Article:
After that, Radiohead embarked on a huge international tour, which continued for about a year. It saw the band visiting Australia and Japan for the first time for more than 6 years, since their OK Computer tour in 1997–1998. Radiohead headlined the main (Pyramid) stage on the Saturday of the Glastonbury 2003, to huge crowd acclaim and positive press reviews. They omitted the traditional fan-pleasing 'Creep', to no-one's surprise. The same year, Jonny Greenwood, with the help of his brother fellow bandmember Colin Greenwood, recorded and produced the soundtrack Bodysong for the avant-garde documentary movie of the same name. One year after the release of Hail to the Thief, Radiohead released a new EP entitled COM LAG (2plus2isfive), while on their 2004 tour in Australia and Japan. With 11 tracks, COM LAG is longer than the average Radiohead EP. It features live takes, remixes, and different versions of Hail to the Thief-era songs, as well as a handful of acoustic and electronic numbers. The band finished touring and promoting Hail to the Thief in mid-2004 with an acclaimed performance at Coachella Festival.
Now and beyond (mid-2004–2005)
Jonny Greenwood became 'Composer in Residence' for the BBC, charged with creating modern classical pieces for the BBC Concert Orchestra. Other members of the band were also working on separate and solo projects. There were a few rumours and reports that Thom was working on solo project, and Phil Selway is involved with the Samaritans' Health organization. Recently, Jonny (on guitar) and Thom (on piano) combined their talents with Sir Paul McCartney (on bass) and Supergrass' Danny Goffey (on drums) for the Band Aid 20 project to commemorate the 20th anniversary of the original song, which featured stars like George Michael, Duran Duran and Phil Collins. It was released on November 29, 2004.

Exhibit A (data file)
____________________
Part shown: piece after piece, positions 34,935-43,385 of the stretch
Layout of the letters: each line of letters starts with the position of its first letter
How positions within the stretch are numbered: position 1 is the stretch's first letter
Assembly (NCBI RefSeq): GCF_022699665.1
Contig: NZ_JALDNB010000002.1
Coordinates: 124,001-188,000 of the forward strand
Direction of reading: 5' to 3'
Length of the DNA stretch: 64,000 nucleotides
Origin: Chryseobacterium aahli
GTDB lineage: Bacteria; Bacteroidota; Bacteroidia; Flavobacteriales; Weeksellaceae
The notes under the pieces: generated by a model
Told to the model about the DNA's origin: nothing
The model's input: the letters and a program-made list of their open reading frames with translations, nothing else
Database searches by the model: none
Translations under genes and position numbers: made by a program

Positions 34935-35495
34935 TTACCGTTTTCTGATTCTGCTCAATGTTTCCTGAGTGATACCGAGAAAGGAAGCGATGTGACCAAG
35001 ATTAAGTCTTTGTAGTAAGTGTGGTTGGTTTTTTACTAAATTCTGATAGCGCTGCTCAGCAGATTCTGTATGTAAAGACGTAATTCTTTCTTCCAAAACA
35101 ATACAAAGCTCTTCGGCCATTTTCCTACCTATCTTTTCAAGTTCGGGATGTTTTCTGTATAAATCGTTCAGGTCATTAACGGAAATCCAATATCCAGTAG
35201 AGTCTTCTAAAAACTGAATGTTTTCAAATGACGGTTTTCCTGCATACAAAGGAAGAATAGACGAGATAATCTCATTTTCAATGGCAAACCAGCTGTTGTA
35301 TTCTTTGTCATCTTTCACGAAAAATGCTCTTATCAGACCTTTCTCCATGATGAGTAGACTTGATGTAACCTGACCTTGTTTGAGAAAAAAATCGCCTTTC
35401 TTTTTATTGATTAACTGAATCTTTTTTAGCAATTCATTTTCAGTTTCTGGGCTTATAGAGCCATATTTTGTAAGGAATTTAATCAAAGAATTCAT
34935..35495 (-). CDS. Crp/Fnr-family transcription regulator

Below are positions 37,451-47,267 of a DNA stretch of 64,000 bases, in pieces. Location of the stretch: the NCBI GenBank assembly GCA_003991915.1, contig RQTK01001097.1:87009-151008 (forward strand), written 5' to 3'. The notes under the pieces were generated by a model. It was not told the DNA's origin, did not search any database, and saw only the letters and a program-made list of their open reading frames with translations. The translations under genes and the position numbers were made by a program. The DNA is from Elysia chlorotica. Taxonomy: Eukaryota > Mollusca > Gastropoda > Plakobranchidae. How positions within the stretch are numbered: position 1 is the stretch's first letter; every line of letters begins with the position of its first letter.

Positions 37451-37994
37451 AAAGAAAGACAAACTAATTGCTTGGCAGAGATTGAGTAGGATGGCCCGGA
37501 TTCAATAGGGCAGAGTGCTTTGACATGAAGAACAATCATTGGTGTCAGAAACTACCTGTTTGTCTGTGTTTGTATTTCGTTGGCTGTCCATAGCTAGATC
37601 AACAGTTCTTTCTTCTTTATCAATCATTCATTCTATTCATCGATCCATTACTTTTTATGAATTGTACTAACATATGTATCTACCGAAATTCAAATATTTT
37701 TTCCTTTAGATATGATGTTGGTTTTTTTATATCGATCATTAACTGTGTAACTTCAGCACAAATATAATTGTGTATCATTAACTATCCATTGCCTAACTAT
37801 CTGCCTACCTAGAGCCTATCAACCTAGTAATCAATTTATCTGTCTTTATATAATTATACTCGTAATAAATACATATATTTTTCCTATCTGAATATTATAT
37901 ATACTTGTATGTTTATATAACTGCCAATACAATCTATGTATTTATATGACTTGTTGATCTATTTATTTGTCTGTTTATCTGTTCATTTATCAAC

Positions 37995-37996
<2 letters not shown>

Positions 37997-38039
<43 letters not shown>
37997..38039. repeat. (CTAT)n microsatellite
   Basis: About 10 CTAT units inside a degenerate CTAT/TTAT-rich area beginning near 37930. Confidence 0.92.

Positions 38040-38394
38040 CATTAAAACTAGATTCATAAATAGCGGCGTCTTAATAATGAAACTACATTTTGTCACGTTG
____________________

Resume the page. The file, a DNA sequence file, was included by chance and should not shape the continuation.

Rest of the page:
On 1 December 2004, the band released a new DVD. Thom Yorke said that this is a collection of songs, previously unreleased, that couldn't be found on the web or in Radiohead's entire back-catalogue. A new Radiohead book by Joseph Tate will be released in January, entitled The Music and Art of Radiohead. Some new work from Thom and Jonny will see the light, performed by the London Synfonietta at the Ether Festival in March. Phil and Jonny, along with Pulp frontman Jarvis Cocker will appear in the new Harry Potter movie, Harry Potter and the Goblet of Fire fall 2005, as the band 'Wyrd Sisters'. According to the site Barbican, Jonny will make a premiere in 23 April 2005, of his new work commissioned by BBC Radio 3, with music performed live by the BBC Concert Orchestra in London.
As for a new album, several members stated different things in 2004: Ed O'Brien mentioned that they just want to let the year pass on, before thinking on something new. May 2004 Colin Greenwood was quoted by Australian interview: 'We all have different agendas about what we want to do in Radiohead,' Greenwood said. 'I would like to see us try very different styles. I would like to see it go from acoustic to hard techno, with everything in the middle. But who knows? I would like to do something that captures our live energy as well.' Phil Selway said that the band will probably start recording their next record in 2005. He said in an interview for NME that such a marked change in direction with their next album as Kid A is unexpected. It is also rumoured that there is a Thom Yorke solo effort in the pipeline. However at February 2005 it was learned that organizers of the Field Day Music Festival for 2005, which rumoured to have Radiohead as headliners, had scrapped plans for a July concert at Greig Farm.